What is MRI (Magnetic Resonance Imaging)?
MRI or Magnetic Resonance Imaging is a relatively new technology that is revolutionizing several fields. This method of scanning was developed primarily for use in medicine but it has also been used to study fossils and historical artefacts. Early doctors were only able to gather data about a patient through observation and rudimentary tests. X-Rays provided doctors with one of the first ways of peering within a living person. The MRI is one of the exciting successors to the X-Ray.
To perform a MRI scan, the patient is securely placed on an imaging table within a large MRI scanner. Powerful magnetic fields are administered to align the nuclei within the atoms of the patient’s body. Next, radio frequency pulses are applied; finally, the nuclei release some of the radio frequency energy and these emissions are detected by the MRI equipment. With this data, a computer generates a surprisingly detailed view of tissues within the body.
Earlier imaging technologies, such as X-rays, were able to detect dense tissues, particularly bones. MRIs give doctors the ability to view all sorts of body structures including soft tissues.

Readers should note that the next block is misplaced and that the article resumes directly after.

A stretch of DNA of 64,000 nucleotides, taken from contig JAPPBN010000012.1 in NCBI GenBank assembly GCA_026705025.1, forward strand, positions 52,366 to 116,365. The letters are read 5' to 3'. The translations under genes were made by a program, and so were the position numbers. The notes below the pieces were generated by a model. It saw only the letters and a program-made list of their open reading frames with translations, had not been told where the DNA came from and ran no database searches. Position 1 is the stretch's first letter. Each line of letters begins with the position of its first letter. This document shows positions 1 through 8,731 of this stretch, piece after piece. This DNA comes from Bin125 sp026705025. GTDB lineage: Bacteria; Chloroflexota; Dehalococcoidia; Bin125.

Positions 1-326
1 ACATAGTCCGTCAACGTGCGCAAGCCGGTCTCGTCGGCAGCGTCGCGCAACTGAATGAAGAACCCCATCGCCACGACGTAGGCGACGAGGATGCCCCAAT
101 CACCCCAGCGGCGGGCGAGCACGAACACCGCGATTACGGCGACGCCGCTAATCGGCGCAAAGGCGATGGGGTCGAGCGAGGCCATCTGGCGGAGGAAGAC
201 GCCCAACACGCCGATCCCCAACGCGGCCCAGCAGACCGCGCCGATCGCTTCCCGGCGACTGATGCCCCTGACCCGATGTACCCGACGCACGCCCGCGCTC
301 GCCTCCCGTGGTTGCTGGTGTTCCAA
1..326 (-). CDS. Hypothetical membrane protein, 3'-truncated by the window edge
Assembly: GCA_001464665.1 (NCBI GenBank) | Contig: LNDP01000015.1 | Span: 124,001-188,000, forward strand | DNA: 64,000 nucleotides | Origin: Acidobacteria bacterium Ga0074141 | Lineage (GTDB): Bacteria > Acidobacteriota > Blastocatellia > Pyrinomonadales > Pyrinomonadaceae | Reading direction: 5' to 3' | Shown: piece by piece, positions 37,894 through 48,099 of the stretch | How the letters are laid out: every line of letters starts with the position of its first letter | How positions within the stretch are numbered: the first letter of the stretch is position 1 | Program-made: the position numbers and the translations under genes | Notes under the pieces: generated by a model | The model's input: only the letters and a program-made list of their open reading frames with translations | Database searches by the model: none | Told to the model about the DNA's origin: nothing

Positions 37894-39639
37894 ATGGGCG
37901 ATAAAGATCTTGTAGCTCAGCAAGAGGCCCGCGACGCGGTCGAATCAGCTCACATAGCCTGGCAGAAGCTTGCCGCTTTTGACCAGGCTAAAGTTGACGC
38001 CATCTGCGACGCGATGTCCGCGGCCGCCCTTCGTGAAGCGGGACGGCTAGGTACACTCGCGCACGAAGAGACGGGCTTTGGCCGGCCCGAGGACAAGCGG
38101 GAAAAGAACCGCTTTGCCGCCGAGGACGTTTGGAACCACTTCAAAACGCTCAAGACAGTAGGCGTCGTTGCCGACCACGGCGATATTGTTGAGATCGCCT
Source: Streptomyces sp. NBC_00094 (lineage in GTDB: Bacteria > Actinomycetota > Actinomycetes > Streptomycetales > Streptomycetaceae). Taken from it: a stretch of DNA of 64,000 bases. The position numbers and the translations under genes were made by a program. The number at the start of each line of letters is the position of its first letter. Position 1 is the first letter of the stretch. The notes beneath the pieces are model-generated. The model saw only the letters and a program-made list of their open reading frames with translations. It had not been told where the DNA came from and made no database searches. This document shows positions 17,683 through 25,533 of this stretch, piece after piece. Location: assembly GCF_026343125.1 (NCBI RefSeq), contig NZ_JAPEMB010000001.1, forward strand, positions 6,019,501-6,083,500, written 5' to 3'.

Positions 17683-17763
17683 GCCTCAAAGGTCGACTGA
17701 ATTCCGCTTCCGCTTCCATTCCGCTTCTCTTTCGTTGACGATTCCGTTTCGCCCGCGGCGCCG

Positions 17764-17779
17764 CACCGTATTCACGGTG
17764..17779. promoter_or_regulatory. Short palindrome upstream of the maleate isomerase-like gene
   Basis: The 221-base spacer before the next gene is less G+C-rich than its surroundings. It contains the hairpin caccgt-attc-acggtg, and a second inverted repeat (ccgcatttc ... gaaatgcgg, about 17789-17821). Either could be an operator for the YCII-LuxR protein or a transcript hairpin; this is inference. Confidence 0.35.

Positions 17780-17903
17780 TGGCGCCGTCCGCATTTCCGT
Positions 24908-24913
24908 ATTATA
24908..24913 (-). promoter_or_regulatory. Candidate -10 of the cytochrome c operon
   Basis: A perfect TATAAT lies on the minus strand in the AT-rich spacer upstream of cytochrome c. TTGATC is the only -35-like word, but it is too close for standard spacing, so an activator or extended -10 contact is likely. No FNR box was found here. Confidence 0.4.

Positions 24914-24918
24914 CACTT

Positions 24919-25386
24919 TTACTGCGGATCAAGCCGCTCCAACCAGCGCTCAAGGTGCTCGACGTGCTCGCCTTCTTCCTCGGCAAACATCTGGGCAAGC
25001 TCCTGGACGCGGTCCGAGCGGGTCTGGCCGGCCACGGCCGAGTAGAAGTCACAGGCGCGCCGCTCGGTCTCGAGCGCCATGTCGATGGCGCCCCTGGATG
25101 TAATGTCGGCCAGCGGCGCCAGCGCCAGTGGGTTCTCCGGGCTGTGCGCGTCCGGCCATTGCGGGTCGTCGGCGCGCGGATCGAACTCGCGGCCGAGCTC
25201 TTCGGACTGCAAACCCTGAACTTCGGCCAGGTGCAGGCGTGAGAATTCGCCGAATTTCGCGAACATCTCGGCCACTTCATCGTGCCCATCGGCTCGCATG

MRIs are frequently used to detect cancers that would otherwise be difficult to diagnose, such as mesothelioma. The ability to detect cancers at their early stages has brought these scanners to the forefront of the battle against many diseases. It is generally believed that patients are not harmed by undergoing the procedure since MRIs do not use radiation. There are not any side-effects, but patients with pacemakers or other metallic implants are not eligible for these scans.
Exams typically take between 30 minutes and one hour. Early models of MRI scanners required patients to be placed in confined positions; newer versions of these expensive machines, however, are based on an open design that is much more spacious and comfortable. The images themselves are often available immediately after the scan and the patient is able to resume normal activity.